Survival from hypoxia in C. elegans by inactivation of aminoacyl-tRNA synthetases

Lori L. Anderson, Xianrong Mao, Barbara A. Scott, C. Michael Crowder

Research output: Contribution to journalArticlepeer-review

93 Scopus citations


Hypoxia is important in a wide range of biological processes, such as animal hibernation and cell survival, and is particularly relevant in many diseases. The sensitivity of cells and organisms to hypoxic injury varies widely, but the molecular basis for this variation is incompletely understood. Using forward genetic screens in Caenorhabditis elegans, we isolated a hypoxia-resistant reduction-of-function mutant of rrt-1 that encodes an arginyl-transfer RNA (tRNA) synthetase, an enzyme essential for protein translation. Knockdown of rrt-1, and of most other genes encoding aminoacyl-tRNA synthetases, rescued animals from hypoxia-induced death, and the level of hypoxia resistance was inversely correlated with translation rate. The unfolded protein response was induced by hypoxia and was required for the hypoxia resistance of the reduction-of-function mutant of rrt-1. Thus, translational suppression produces hypoxia resistance, in part by reducing unfolded protein toxicity.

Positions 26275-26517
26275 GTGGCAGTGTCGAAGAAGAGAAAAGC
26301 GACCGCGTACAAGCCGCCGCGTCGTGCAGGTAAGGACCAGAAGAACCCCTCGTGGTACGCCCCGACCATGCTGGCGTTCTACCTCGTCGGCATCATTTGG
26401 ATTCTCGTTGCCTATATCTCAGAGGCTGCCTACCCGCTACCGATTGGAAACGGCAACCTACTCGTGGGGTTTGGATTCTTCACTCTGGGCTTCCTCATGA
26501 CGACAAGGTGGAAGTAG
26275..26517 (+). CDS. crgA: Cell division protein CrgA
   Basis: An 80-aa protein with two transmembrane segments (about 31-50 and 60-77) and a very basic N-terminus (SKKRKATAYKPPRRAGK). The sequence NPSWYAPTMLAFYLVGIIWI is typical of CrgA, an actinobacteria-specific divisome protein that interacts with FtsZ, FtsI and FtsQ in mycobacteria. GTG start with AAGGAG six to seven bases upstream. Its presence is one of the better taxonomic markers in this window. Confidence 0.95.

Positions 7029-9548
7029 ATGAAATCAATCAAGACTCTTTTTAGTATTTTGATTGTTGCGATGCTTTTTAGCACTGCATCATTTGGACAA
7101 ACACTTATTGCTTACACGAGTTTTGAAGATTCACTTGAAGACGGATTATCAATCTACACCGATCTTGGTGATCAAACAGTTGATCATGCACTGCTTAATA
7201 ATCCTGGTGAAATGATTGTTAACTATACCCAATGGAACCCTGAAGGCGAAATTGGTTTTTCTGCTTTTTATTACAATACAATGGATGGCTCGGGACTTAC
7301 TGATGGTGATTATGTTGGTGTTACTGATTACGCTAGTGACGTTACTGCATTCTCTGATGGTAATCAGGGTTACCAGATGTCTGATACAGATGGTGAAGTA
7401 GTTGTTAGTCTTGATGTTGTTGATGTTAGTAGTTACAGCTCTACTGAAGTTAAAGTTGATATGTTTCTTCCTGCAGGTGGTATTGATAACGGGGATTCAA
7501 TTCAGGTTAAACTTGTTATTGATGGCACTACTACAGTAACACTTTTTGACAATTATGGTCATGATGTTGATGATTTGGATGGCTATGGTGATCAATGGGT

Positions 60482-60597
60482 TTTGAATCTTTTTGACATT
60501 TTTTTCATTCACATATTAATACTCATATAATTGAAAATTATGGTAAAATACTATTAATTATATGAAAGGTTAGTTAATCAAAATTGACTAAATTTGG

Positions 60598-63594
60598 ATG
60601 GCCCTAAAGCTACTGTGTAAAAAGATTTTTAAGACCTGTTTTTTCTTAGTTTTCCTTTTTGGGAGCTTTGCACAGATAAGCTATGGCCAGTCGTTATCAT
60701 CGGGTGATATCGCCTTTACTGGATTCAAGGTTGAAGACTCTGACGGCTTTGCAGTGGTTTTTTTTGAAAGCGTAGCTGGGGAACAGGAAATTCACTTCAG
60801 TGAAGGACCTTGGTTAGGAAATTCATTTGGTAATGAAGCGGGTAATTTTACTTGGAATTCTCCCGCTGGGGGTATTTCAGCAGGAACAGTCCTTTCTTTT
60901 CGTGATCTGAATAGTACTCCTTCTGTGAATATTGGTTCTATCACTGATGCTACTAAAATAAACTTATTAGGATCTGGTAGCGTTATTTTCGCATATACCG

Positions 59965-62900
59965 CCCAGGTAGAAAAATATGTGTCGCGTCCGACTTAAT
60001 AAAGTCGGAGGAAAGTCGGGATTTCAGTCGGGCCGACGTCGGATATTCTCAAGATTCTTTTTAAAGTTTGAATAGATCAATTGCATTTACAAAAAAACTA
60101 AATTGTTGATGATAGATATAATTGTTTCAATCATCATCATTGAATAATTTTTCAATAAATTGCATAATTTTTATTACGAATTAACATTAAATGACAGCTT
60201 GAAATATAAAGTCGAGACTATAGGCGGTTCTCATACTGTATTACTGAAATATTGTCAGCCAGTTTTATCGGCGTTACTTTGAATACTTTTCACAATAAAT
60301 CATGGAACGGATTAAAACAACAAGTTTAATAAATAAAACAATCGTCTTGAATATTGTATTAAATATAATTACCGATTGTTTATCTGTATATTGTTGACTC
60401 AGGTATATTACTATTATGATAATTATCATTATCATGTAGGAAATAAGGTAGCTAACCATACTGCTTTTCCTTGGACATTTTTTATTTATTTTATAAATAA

Original languageEnglish
Pages (from-to)630-633
Number of pages4
Issue number5914
StatePublished - Jan 30 2009


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